Grapevine: When a Torah returned to Poland

The Lippmans brought a Torah that originated in Strasbourg, found its way to Poland when the Alsace Jewish community was deported to Auschwitz and somehow arrived in a Lower East Side store.

holding Torah 298 (photo credit: Courtesy)
holding Torah 298
(photo credit: Courtesy)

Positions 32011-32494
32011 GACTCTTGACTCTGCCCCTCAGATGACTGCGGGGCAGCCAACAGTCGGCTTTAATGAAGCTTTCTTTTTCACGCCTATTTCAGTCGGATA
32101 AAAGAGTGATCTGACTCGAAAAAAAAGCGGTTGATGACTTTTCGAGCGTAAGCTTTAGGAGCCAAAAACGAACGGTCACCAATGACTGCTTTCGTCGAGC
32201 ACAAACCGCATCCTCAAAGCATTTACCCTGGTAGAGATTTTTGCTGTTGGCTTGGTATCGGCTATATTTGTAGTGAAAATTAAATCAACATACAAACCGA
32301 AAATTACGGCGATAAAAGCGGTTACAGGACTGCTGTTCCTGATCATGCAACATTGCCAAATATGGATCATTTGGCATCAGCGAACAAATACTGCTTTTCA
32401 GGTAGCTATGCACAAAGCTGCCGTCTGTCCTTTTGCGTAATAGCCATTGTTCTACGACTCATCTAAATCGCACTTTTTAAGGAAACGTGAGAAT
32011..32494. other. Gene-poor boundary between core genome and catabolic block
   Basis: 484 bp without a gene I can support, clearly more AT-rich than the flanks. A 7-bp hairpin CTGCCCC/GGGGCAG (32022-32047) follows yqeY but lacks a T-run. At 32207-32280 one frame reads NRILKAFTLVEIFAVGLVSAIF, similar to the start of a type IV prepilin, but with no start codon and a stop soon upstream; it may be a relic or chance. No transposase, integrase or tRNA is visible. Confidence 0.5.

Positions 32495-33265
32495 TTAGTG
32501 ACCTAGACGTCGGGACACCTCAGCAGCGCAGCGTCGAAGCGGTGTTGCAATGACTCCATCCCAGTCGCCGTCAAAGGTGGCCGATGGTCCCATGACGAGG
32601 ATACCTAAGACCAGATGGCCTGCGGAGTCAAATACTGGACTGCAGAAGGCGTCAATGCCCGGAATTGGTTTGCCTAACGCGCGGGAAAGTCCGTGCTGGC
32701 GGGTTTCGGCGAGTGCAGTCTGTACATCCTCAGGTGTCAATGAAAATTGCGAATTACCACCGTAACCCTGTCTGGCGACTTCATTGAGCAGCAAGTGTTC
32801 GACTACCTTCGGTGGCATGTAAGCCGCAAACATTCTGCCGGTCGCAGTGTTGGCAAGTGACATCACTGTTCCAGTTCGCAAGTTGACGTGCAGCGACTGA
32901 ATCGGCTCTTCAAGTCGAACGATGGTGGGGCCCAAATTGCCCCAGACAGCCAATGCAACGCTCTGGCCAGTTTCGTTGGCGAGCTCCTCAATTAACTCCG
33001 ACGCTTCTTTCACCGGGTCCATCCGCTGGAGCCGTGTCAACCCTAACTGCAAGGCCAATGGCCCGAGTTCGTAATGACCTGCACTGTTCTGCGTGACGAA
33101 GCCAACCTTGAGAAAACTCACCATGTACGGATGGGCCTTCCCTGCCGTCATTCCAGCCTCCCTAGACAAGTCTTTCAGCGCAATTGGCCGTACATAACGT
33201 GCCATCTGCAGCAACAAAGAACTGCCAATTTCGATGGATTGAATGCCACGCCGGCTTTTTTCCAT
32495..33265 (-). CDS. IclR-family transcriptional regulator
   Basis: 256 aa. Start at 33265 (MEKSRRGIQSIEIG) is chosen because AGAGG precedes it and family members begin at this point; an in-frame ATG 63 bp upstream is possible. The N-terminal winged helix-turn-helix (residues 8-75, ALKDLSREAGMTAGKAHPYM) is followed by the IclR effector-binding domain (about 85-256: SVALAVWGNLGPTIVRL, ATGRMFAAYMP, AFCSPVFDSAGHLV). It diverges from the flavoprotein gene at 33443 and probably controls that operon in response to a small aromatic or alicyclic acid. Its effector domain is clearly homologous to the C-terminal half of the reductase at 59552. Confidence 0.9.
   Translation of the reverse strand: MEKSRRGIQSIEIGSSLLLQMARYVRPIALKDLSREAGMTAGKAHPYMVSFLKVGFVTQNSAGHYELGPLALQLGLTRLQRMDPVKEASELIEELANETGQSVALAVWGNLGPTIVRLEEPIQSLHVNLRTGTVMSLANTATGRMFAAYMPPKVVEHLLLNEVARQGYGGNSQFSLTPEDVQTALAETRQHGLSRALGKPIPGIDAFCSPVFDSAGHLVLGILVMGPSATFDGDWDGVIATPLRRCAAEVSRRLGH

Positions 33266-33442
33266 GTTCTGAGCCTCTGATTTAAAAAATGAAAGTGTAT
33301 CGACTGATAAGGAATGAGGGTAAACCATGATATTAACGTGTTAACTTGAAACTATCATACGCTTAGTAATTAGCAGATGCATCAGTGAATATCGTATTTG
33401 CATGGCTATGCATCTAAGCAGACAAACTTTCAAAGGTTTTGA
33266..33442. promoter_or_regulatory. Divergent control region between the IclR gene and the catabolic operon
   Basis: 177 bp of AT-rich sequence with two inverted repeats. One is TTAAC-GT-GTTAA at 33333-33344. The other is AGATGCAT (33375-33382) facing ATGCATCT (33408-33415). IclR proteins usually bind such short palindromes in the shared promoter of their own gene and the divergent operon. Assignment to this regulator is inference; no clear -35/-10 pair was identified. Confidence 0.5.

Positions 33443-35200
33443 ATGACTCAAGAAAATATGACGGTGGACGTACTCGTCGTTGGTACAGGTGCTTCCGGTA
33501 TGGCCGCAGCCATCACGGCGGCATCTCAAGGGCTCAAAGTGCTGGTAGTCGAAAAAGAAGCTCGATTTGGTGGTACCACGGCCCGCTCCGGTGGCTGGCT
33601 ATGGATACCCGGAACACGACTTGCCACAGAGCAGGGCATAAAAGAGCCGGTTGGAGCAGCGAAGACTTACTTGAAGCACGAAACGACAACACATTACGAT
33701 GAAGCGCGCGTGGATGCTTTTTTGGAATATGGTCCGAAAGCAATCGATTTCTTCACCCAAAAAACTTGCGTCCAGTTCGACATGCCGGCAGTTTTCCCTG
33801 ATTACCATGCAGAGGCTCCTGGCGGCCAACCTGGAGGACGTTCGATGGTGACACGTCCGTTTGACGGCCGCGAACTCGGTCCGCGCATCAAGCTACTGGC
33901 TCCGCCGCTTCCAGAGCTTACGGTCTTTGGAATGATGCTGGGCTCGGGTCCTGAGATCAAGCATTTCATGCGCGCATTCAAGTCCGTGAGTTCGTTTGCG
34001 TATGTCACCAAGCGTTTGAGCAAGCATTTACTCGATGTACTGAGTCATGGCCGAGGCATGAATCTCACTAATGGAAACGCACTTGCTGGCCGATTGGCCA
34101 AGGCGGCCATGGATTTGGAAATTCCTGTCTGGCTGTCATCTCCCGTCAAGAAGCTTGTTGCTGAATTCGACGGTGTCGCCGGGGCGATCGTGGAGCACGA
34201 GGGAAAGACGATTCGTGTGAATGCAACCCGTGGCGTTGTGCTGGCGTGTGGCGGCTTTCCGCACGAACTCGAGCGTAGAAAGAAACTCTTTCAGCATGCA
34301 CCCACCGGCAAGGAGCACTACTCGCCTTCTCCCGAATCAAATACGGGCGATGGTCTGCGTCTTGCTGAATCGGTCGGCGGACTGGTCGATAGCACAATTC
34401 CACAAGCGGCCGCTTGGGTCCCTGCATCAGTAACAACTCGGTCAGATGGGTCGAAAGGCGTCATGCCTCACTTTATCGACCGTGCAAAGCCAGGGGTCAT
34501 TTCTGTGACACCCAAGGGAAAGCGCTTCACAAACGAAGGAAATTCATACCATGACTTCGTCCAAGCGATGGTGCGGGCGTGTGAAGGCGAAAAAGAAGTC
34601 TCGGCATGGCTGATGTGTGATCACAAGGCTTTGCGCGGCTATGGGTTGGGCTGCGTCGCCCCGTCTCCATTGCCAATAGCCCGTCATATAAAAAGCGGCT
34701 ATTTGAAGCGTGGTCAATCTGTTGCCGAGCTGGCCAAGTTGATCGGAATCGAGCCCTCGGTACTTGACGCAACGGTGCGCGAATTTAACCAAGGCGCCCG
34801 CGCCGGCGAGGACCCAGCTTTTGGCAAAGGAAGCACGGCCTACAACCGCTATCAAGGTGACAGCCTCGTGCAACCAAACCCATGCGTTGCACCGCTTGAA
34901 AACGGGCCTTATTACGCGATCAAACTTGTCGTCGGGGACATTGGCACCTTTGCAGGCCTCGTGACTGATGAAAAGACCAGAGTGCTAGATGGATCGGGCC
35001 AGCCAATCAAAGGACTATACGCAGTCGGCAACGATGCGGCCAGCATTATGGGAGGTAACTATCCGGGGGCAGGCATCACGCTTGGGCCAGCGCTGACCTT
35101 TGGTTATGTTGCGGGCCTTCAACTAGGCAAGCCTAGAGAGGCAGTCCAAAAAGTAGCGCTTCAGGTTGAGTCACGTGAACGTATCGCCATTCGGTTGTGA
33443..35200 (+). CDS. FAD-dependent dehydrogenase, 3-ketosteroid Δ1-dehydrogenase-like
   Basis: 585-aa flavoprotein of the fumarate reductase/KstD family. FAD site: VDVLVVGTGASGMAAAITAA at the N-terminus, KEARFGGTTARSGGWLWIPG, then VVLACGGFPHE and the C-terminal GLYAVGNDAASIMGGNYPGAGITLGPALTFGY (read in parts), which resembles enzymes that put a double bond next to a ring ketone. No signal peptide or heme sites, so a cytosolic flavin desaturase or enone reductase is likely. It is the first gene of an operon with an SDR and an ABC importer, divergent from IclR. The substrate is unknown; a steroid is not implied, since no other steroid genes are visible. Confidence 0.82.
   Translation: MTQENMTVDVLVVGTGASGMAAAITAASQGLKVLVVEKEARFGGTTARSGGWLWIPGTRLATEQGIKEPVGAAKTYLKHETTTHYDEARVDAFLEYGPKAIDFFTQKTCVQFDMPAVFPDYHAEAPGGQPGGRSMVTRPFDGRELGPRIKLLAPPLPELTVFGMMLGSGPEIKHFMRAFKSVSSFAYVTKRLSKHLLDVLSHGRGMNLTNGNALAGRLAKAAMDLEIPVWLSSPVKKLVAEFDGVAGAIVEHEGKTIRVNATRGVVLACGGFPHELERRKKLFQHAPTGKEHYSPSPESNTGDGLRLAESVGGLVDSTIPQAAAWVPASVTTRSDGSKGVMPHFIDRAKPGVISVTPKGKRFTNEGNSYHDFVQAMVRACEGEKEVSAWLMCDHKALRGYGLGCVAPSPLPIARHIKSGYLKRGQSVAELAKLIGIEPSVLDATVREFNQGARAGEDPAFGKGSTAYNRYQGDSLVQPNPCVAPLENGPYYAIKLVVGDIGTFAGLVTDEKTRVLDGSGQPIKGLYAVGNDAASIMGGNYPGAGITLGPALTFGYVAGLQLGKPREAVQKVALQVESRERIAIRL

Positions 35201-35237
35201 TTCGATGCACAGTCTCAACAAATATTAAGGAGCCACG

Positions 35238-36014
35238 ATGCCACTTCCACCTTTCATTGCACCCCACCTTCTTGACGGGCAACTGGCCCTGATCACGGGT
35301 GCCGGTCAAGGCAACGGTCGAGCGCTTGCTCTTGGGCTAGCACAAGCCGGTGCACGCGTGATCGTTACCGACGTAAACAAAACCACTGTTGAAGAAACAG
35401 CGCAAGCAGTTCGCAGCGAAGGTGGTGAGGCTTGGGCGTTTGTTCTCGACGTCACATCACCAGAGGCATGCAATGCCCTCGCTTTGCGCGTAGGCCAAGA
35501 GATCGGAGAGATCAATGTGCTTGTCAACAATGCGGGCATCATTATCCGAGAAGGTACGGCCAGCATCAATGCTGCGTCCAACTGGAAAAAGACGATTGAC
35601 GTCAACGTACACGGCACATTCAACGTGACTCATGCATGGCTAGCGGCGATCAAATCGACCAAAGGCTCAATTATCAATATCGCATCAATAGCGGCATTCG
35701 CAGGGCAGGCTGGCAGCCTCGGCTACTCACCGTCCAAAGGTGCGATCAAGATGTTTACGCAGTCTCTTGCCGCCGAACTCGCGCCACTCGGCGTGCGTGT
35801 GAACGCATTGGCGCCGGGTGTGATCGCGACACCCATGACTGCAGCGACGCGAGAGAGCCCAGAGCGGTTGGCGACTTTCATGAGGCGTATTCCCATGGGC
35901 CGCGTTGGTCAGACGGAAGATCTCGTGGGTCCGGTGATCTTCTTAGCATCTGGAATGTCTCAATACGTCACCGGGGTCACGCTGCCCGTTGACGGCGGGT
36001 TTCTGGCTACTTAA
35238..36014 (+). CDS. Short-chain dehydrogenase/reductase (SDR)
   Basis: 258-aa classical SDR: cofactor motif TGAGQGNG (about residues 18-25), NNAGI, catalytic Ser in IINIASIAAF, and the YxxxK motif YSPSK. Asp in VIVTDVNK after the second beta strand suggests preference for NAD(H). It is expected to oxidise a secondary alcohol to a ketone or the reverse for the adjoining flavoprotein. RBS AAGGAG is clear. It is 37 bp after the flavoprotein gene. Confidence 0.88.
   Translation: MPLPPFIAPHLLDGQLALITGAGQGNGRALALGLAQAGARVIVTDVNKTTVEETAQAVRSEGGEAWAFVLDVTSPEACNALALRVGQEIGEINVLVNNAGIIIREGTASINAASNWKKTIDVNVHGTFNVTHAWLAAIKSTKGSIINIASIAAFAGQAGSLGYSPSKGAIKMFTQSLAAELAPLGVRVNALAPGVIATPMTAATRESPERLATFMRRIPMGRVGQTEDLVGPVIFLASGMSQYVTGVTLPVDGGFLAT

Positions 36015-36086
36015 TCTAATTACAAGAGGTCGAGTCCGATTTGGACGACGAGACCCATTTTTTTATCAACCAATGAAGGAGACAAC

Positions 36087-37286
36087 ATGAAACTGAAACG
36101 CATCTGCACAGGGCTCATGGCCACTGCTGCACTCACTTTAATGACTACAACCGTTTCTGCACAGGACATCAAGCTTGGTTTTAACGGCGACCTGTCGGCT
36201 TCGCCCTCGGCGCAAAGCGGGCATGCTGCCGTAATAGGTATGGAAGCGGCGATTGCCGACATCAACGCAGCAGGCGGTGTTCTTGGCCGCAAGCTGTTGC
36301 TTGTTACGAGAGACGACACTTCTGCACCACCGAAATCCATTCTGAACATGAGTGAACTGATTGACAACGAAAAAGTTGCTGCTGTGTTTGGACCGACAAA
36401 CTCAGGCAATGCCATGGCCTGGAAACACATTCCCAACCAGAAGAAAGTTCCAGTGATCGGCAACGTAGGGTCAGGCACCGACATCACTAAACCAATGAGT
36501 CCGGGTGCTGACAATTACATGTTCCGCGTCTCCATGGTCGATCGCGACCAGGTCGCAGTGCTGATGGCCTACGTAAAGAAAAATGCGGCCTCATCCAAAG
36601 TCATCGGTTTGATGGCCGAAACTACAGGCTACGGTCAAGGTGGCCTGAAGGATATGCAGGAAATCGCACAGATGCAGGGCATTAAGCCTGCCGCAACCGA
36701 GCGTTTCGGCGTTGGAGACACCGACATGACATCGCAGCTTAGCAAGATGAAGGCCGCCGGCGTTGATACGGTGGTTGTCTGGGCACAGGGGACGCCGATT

THE PREMIER screening in Israel of the prize-winning documentary film, "A Torah Returns to Poland," brought together to the Tel Aviv Cinematheque such people as former Mossad chief MK Danny Yatom, former national security chief Uzi Dayan, former media adviser to Ariel Sharon, Ra'anan Gissin , and Knesset Education Committee chairman Rabbi Michael Melchior. There they were greeted by the nostalgic melodies of Bernie Marinbach's Klezmer trio, which added an aura of shtetl authenticity to the occasion. This was augmented by the spontaneous and vibrant renditions in Yiddish by singer and song writer Ros Grossman. Harley and Marie Lippman of New York had wanted to do something more meaningful than having a splashy party for their daughter Juliet's bat mitzvah, so they brought a Torah that originated in Strasbourg, found its way to Poland when the Jewish community of Alsace was deported to Auschwitz and then somehow arrived in the store of Zelig Blumenthal on New York's Lower East Side. The Lippman family had no inkling when they decided to take the Torah to Poland - to give something to the emerging Jewish community there - that they would encounter a 170-member contingent of the Israel Defense Forces who would join in the celebration. Nor did they imagine that they would have a grand and emotional reunion with a large representation of that contingent in Israel. But that's exactly what happened last Sunday amid great excitement on the part of both the Americans and the Israelis. Lippman is a prominent member of the American Jewish Congress, whose local representative, Danny Grossman, when he heard about the film and what motivated it, insisted on doing everything possible to give it a boost in Israel. It has already been widely screened on cable television in America. "I'm so happy to see faces here that I saw in Warsaw," said Lippman. "They came in from Nahariya and Eilat." His family, he said, is not very religious. Lippman's grandmother was from Poland, and in the 1970s he spent two years there as a Fulbright scholar. Bringing a Torah back to Poland was neither a religious nor a political statement, but rather one of Jewish connectivity. "Nothing was rehearsed, nothing was planned," he said. "We all met in the rain and we danced through the streets of Poland celebrating the restoration of this Torah. It was an amazing thing. Who would have imagined that we would be dancing through the streets of Warsaw? I tell it to people in America and they can't believe it." Yair Livnoni, speaking on behalf of the IDF delegation, said that participating in the celebration had given him a feeling of victory. Generally, one talks about the physical destruction of the Jewish people, he said, but few talk of the spiritual destruction. The bringing back of a Torah with the participation of the IDF was like the closing of a circle. Livnoni recalled that in the synagogue in Warsaw Lippman had warned of the potential of another Holocaust, which he said would be prevented only by a strong Israeli army. Ellen Friedland and Curt Fissel, who made the film, have been documenting the revival of Jewish life in Poland for the past decade, and when they decided to get married, they chose to have the August 2000 wedding ceremony in the partially reconstructed White Stork Synagogue in Wroclaw, the southwestern Polish town, which has Poland's second largest Jewish community outside Warsaw. For Fissel, the occasion was doubly meaningful in that he crossed a seven generation divide to return to his Jewish roots. Theirs was the first wedding in the synagogue in 36 years. While most people documenting Jewish Poland dwell on the demise of what was once the largest Jewish community in Europe, they focus on Jewish rebirth. IN A semi-related story about Poland, President Lech Kaczynski has sent his special envoy, Ewa Junczyk-Ziomecka, to Israel to lobby for the Nobel Peace Prize to be awarded to Irena Sendler, 96, a Polish social worker who during the Holocaust saved some 2,500 Jewish children by smuggling them out of the Warsaw Ghetto. For years, Sendler was an unsung heroine, living a modest existence in Warsaw. Her story came to light only as recently as 2000, when a group of Kansas high school students wrote a play, "Life in a Jar," based on her heroism. The play won many awards and created awareness of just how much one woman can do. Sendler registered the children as Christians and passed them on to Christian families who adopted them. Some of these children, now well into their sixties, have in the past few years discovered their Jewish backgrounds. Junczyk-Ziomecka, who is the minister of state in the Presidential Chancellery responsible for social affairs, will speak to Israeli Nobel Peace Prize laureate Shimon Peres and to Yad Vashem chairman Avner Shalev to enlist their support in nominating Sendler for the Nobel Peace Prize. She will also talk to other prominent Israelis some of whom she will meet tomorrow at a reception hosted for her by Polish Ambassador Agnieszka Magdziak-Miszewska. It is quite possible that some of the children saved by Sendler found their way to Israel. If this is so, the Polish Embassy is eager to get the names and brief biographies of such people. Anyone who remembers being saved by Sendler or who knows someone saved by Sendler is asked to contact Piotr Drobniak at the Polish Embassy, (03) 725-3107. EVEN JUDGES can make mistakes, as was the case with National Labor Court President Judge Steve Adler, who as master of ceremonies at the National Convention in Jerusalem of the Association of Americans and Canadians in Israel last week talked of the contribution which native born Americans and Canadians have made to the country in terms of understanding democracy, working experience and civil behavior. People whom he mentioned included Shimon Agranat, who was chief justice of the Supreme Court, Moshe Arens, who though not born in America, was raised there, and Golda Meir, whom he said was born in America. There was an instant murmur of protest from the audience, most of whom were fully aware that Israel's only female prime minister was not born in the US, and quickly corrected Adler's misconception. "Well, she talked liked an American," retorted Adler. "She talked Hebrew like an American." Adler confessed that he was somewhat shocked when looking around at the audience to see how many people he didn't know. "When I came on aliya in the 1960s, we all knew each other," he said. KEYNOTE SPEAKER at the AACI National Convention was Bank of Israel Governor Stanley Fischer, who quipped that outgoing AACI president Evelyn Grossberg had asked whether his hair - silver going white - was that color when he arrived in Israel. Fischer acknowledged that talks on economics don't really inspire dramatic reactions one way or the other. The usual sum total of reaction he said is that someone will say "You were very optimistic" or "You very pessimistic." He chose to be optimistic, declaring that it was extraordinary how far the Israeli economy has come over the past 20 years. "It will be even better when people come here and don't have to take a cut in income," he said, alluding to the huge cut he took in his salary when he decided to accept the invitation to become central bank governor. A challenge that obviously bothers him a great deal, given the number of times that he mentioned it, is closing the social gap and reducing poverty. Fischer's solution is greater emphasis on education. Economic growth enables people to buy more, he said, but it doesn't close social gaps. TWO OF the other distinguished figures on the podium were Canadian Ambassador Jon Allen, whose sister made aliya from Winnipeg 40 years ago and lives on Kibbutz Kfar Blum, and US Ambassador Richard Jones, who 20 years ago was a member of the American team that negotiated the Free Trade Agreement between the US and Canada. "If the AACI were not here to help Canadians, they'd probably be on my doorstep," said Allen. Recalling the Free Trade negotiating period, Jones related the following anecdote. The negotiating teams used to meet in either Washington or Ottawa. The meeting room in Ottawa featured on one wall a huge black and white photograph of the back view of a little girl and an elephant at the circus. Each was perched on the kind of stand on which a circus elephant does its tricks. The photograph was flanked by the flags of the two countries - the Canadian flag alongside the little girl and the American flag alongside the elephant. At one particular meeting in Ottawa when the Canadian team left the room so that the Americans could discourse amongst themselves, the prankish Jones decided to switch the flags, placing the Canadian flag alongside the elephant and the American flag alongside the little girl. The Americans wondered how long it would take the Canadians to notice. They didn't have to wait long. The first remark made by the Canadians as they re-entered the room was: "The flags aren't right." The new president installed towards the end of the AACI convention was Deborah Millgram. The Volunteer of the Year Award did not go to any specific person, but to the group of volunteers who go out at all times of the day and night and in all kinds of weather to welcome new immigrants who have just landed in the country. They steer them through the red tape, translate when necessary, answer pertinent questions and stay with the new immigrants until they are ready to leave the airport. For those new immigrants who have no family in Israel, there is no more welcome sight than someone waiting to greet them. FUNCTIONS HOSTED by the Taipei Economic and Cultural Office in Tel Aviv do not have the kind of diplomatic attendance seen at events hosted by representatives of countries that have full diplomatic relations with Israel. It's rare for ambassadors, even those whose countries may have strong ties with Taiwan, to come to these affairs, and many of them had the excuse last week that they were going to a farewell for Brazilian Ambassador Sergio Lima, who is leaving this month, but who has been enjoying a round of farewells ever since the summer. Nonetheless, it was somewhat surprising to see fellow Latin Americans Noemy Baruch, the ambassador of Costa Rica, and Suzana Gan de Hasenson, the ambassador of El Salvador, at a reception last Thursday welcoming Terry Ting, the new representative of the Republic of China (Taiwan) in Israel. Actually Ting and his wife Cygnet are not strangers to Israel and have many friends in the country. Ting previously served a six-year term in Israel. In introducing Ting, Ray Chao, head of TECO's political department, referred to him as "ambassador," as did MK Michael Eitan, who heads the Israel-Taiwan Parliamentary Friendship League. "We, the intimate friends, like to call him the ambassador," said Eitan, apologizing for his inability to be reciprocal in his greetings. Ting began his address in Hebrew. "I can't start my speech in Chinese," declared Eitan, "but sometimes English is like Chinese for me." Before 1993, there were no official relations between Israel and Taiwan, said Eitan, but 14 years ago, the first Taipei trade office opened, and since then ties between the two countries have improved in all directions despite the diplomatic limitations. Ting, who in his previous round of duty in Israel headed the political department, spoke of similarities between his country and Israel, including the fact that Chinese, like Hebrew, is written from right to left. He was happy to report a significant increase in bilateral trade, the volume of which in 2005 was $1.5 billion.. He was also delighted with the increase in cultural exchanges and said that before leaving Taiwan to come to come to Israel, he had attended a wonderful concert featuring Israeli singer David D'Or. BOUNDING INTO the headquarters of Hitachdut Olei Hungaria in Jerusalem, Hungarian Education and Culture Minister Dr. Istvan Hiller, his eyes beaming with mischief and his mouth stretched into a huge grin, worked the floor introducing himself and Katalin Bogyay, Hungarian state secretary for international affairs, to a group of eager Hungarian expatriates, most of them Holocaust survivors, who despite more than half a century in Israel, maintain a hunger for Hungarian culture and an abiding interest in Hungarian politics. Hiller was able to satisfy them on both counts, but left himself wide open for remarks by Honorary Hungarian Consul Yossi Weiss and Hebrew University historian Dr. Michael Silber that Hungary should establish a cultural center in Israel, just as it has done in 19 cities around the world, including Cairo and New Delhi. Hiller didn't want to make any promises that he might not be able to keep, but said that the matter was close to his heart and that he would bring it up with the relevant authorities in Hungary. The current chairman of the International Holocaust Task Force, Hiller is engaged in a number of projects designed to teach Holocaust history and to perpetuate the names of all Hungarian victims of the Holocaust. This was important, he said, if Hungary was to recreate the milieu that existed before the Holocaust. Hiller was born in Sopron, which once had a very large, totally integrated Jewish community. Most of his grandmother's friends at school were Jewish he said - "and I know all their names." During a visit to Washington, he related, it was very important to him to meet with Elie Wiesel, who though born in Transylvania, which was partially Hungarian at the time but is Romanian today, is not particularly well disposed to Hungarians nor to the Hungarian language. Hiller called Wiesel on the phone and received a rather cold reception. Then he explained that he needed Wiesel's help in imbuing the proper spirit into teaching the Holocaust and initiating Holocaust memorial projects. Wiesel listened, but said little. When he hung up the phone at the end of the conversation, Hiller presumed that he gone as far as he could go with Wiesel. But the following day, Wiesel left his address at the Hungarian Embassy, which Hiller took as an invitation. He went to visit him and they talked for three hours in Hungarian. It was one of the most memorable conversations in Hiller's life. This was Hiller's second visit to Israel, and also his second visit to Yad Vashem with which he signed an agreement on bilateral cooperation in education and the recovery of names of Holocaust victims. He also signed an agreement with Education Minister Yuli Tamir, met with Labor Party leader Amir Peretz and in a round-about fashion got to meet Knesset Speaker Dalia Itzik, who hosted a new year's reception for the diplomatic corps on Monday. Hungarian Ambassador Andras Gyenge was invited to the reception, took Hiller with him and introduced him to Itzik. On a much more serious note, Hiller, who is president of the Hungarian Socialist Party, insisted on visiting the grave of Yitzhak Rabin, who was not only prime minister but leader of the Labor Party that helped the Hungarian Socialist Party to become a member of the Socialist International after the fall of Communism. Hiller also insisted on visiting two other graves - those of Theodor Herzl and Teddy Kollek, who were both born in Hungary. TEN OF Israel's leading photographers participated in the opening of an exciting and intriguing photographic exhibition at the Israel Museum - Engagement, Israeli Photography Now. The participants and some of the spectators were caught on the other side of the camera by photographer Roni Naaman, who was excited to get three Israel Prize laureates into the frame. The three were David Rubinger, Micha Bar Am and Alex Livak. Also in one of the frames captured by Naaman was Pia Gidal, whose late husband Tim Gidal was one of the pioneers of photojournalism, and celebrated Newsweek photographer Shlomo Arad, who in all likelihood will be the next photographer to be awarded the Israel Prize. Museum director James Snyder, in opening the exhibition, paid tribute to the museum's founder Teddy Kollek, who regarded photography as an important asset to the museum. HER MANY fans are dismayed that Israel Radio veteran announcer Jeanette Amid has retired from reading the news in English. At a farewell tea party which the department held for her at Beit Ticho last week, Amid, who hails from England, told the story of how, when she first began reading the news in 1988, she hadn't realized that she was supposed to stop after two-and-a-half minutes to allow the French news to follow in the next two-and-a-half minutes, and so she continued to read the bulletin until she had completed all the news items she had been given by the editor. She had noticed the French announcer waving his hands at her through the glass of the studio, and thought how rude it was of him to interrupt her during her first broadcast. In the end, she left him enough time to say only: "That was the English news!" Over the next 19 years, she became one of the most beloved voices on the radio, with her beautiful BBC-style diction, calm approach, and British sense of humor. "I'll really miss you all," she tearfully told the eight staff members who attended her goodbye tea. "I loved working at the radio." Amid is the last of Kol Yisrael's English News presenters to leave, and not be replaced due to ongoing budget cuts. Now the editors all have to read their own newscasts, instead of handing them over to professional announcers who have included some wonderful voices and personalities over the years such as Freda Keet, Reuven David Miller, Ilona Hahn, Linda Epstein and, of course, Jeanette Amid herself.